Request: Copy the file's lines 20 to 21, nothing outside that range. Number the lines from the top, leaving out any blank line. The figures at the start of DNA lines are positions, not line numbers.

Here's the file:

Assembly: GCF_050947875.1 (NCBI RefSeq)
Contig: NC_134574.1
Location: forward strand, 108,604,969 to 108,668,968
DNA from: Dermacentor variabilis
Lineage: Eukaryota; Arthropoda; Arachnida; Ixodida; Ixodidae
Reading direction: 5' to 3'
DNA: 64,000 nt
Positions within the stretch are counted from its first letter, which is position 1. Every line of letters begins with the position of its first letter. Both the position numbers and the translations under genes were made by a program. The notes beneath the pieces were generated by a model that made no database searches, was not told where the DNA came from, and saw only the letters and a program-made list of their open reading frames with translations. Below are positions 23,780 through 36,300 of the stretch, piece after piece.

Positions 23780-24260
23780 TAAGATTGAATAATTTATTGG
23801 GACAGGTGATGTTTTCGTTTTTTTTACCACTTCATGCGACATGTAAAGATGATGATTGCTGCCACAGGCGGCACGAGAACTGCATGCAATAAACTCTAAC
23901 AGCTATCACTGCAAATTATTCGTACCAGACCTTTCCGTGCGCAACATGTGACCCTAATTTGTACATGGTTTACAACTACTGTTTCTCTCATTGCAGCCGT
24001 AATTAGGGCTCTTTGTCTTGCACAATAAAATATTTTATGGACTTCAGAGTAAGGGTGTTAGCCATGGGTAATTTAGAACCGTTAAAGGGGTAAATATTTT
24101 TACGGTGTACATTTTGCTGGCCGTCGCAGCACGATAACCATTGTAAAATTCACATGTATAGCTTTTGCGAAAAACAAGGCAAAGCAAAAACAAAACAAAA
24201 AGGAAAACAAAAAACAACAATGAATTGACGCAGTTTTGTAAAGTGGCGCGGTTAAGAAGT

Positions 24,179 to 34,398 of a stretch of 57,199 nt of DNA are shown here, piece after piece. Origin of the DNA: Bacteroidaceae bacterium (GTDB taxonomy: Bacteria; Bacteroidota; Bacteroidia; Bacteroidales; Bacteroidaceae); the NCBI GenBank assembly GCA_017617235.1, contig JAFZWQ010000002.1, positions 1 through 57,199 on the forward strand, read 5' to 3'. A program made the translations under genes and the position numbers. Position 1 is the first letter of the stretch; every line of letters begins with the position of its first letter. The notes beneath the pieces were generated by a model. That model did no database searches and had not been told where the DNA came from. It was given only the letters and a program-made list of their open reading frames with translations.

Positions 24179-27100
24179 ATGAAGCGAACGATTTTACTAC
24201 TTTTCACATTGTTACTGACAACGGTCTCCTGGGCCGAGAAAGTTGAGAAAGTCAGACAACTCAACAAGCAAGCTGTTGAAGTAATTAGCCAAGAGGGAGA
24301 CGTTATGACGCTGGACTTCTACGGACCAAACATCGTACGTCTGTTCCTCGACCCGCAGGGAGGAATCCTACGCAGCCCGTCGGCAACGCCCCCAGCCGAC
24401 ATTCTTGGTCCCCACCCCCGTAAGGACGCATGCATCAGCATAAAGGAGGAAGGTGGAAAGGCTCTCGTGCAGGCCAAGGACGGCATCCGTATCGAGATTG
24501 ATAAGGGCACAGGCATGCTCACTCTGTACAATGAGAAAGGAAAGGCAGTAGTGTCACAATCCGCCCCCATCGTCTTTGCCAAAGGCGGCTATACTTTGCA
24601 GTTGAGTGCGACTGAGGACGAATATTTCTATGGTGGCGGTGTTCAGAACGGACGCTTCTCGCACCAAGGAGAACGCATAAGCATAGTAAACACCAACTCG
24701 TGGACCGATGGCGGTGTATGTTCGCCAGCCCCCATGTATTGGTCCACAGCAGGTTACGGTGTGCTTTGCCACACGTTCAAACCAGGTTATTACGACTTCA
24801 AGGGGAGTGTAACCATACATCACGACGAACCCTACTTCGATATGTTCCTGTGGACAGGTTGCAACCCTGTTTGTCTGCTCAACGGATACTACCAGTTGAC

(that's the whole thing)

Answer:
24301 CGTTATGACGCTGGACTTCTACGGACCAAACATCGTACGTCTGTTCCTCGACCCGCAGGGAGGAATCCTACGCAGCCCGTCGGCAACGCCCCCAGCCGAC
24401 ATTCTTGGTCCCCACCCCCGTAAGGACGCATGCATCAGCATAAAGGAGGAAGGTGGAAAGGCTCTCGTGCAGGCCAAGGACGGCATCCGTATCGAGATTG